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Motor Vehicle Leases: What You Need to Know

(The following is a Your Money Matters program brochure reproduction)

The Leasing Option: Leasing is a way to obtain the use of a motor vehicle without actually purchasing it. Your rights and responsibilities with respect to using the vehicle and making payments, are disclosed in the lease agreement. A lease agreement is complex, so be sure you understand the agreement before you sign it. Most lease terms are negotiable. Understanding the terms and how they relate to your own needs may help you negotiate a lease that is right for you. Upon your request a dealer must provide a blank sample of its lease form to you for your review.

Definitions

Gross capitalized cost - the amount agreed upon by the lessor and the lessee as the beginning value of the vehicle, including taxes, insurance, service agreements and any outstanding prior credit or lease balance.

Capitalized cost reduction - the total amount of any rebate, net trade-in allowance and cash payment made at the beginning of the lease (similar to a down payment).

Lessee - a person that leases a vehicle for his or her use (i.e. the consumer/customer).

Lessor - a company in the business of leasing vehicles to consumers.

Rent charge - the charge the consumer pays for the right to make payments over time (similar to interest).

Residual value - the value of the leased vehicle at the end of the lease term.

How are the monthly payments determined on a lease?

First , subtract the capitalized cost reduction from the gross capitalized cost. The difference between that number and the residual value is the depreciation that will occur during the lease term. Add the rent charges to the depreciation amount to determine the amount of all payments. Divide the total of payments by the number of months in the lease to determine the monthly payment. Let’s look at an example for a car with a capitalized cost of $20,000 on a 24 month lease:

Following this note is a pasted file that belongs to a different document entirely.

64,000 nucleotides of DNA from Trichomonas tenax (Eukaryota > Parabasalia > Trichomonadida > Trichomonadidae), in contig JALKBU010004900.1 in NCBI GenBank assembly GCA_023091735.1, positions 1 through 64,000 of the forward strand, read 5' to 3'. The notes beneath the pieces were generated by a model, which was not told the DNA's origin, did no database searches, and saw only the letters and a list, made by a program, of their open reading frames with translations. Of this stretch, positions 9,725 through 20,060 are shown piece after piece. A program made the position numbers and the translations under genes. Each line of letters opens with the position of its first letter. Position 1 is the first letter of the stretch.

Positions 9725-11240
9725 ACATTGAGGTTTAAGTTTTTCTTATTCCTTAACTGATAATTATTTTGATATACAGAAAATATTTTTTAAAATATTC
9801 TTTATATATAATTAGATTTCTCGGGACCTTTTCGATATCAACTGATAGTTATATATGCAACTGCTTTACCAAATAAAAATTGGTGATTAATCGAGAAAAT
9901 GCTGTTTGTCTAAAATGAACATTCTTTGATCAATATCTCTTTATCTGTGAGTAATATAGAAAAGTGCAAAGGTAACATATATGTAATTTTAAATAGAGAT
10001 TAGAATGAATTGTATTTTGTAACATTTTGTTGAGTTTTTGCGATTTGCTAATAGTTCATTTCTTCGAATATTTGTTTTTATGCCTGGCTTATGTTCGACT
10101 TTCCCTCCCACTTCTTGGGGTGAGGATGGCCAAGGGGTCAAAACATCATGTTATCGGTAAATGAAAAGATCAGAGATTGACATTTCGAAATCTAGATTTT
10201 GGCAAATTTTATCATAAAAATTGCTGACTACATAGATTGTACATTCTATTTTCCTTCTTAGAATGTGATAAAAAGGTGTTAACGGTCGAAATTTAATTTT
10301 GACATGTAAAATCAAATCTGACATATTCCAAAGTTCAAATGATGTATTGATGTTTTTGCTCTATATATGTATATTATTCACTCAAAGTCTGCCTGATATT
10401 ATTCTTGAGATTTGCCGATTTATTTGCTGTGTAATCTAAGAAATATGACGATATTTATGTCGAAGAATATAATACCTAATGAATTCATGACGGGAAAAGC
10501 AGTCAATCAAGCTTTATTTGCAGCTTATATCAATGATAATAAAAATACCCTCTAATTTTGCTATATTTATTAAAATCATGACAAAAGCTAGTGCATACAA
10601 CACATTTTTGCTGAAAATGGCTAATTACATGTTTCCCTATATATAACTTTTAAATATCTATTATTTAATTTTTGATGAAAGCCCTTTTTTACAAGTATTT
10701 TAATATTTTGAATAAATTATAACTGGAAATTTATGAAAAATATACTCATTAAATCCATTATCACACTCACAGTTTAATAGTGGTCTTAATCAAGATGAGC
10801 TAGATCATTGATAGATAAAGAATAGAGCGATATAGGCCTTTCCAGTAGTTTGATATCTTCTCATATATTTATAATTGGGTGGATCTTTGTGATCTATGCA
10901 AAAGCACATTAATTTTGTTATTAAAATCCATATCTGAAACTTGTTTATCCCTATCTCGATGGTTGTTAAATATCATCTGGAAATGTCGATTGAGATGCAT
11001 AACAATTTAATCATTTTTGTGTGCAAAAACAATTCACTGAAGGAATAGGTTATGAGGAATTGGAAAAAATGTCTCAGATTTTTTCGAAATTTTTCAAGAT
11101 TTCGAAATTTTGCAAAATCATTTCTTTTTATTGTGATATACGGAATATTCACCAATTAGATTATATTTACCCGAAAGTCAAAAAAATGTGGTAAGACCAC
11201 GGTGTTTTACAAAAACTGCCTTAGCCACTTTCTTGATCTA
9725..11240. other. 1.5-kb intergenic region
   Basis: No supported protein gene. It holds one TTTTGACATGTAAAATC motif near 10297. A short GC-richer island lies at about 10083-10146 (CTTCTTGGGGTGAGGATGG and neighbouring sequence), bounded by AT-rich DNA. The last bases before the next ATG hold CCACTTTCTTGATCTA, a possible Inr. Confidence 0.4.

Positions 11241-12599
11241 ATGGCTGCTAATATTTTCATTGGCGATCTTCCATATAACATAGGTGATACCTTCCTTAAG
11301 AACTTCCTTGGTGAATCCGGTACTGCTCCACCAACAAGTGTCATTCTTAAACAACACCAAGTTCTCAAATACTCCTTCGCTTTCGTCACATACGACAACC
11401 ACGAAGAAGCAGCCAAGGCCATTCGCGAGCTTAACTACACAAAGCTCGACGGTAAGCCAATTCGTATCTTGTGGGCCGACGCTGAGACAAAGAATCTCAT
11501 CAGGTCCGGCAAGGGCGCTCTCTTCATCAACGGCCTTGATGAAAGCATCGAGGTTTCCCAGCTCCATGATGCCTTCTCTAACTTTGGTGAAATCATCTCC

Gross Capitalized Cost $20,000

Capitalized Cost Reduction - 500

Adjusted Capitalized Cost 19,500

Residual Value - 11,000

Depreciation 8,500

Rent Charges + 3,000

Total of Payments 11,500

Monthly Payment =

$11,500/24 = $479

Does the dealer have to tell me how the gross capitalized cost is determined?

Yes, lease agreements will contain a notice that informs customers of the right to receive a separate written itemization of the gross capitalized cost. If you request one, the dealer should provide the itemization before you sign the lease agreement.

What other payments must I pay besides the monthly payments?

At the beginning of the lease, you may have to pay a refundable security deposit; an acquisition fee; license, registration and title fees; a capitalized cost reduction (similar to a down payment); and taxes.

During the lease, you will have to pay insurance premiums; ongoing maintenance costs; and sales tax on the monthly payments. If you end the lease early, you may have to pay substantial early termination charges. If applicable, you will also be responsible for any late payment fees and traffic tickets.

At the end of the lease, if you do not purchase the vehicle, you may have to pay a disposition fee and charges for excess wear and excess mileage.

The end of my lease is coming and I’ve decided I want to purchase the car. I don’t have a purchase option in my lease; will they sell me the car anyway?

Maybe. Since you didn’t negotiate a purchase option into your lease, the lessor isn’t under any obligation to sell you the car. Keep in mind that if you decide to buy, and the lessor agrees, it will be a new transaction. You will have to re-negotiate the price and sign a new contract.

What is GAP?

If your leased vehicle is stolen or totaled in an accident, you are still obligated to pay the balance of your lease. The amount you receive from your auto insurance claim may not be enough to pay off your lease. The difference between the insurance proceeds and the amount owed on the lease is called the GAP amount. Your lease agreement will state whether you are liable for the GAP amount. The dealer may offer to sell you "GAP protection" which acts like insurance and will pay the GAP amount for you. A dealer cannot require you to purchase GAP protection.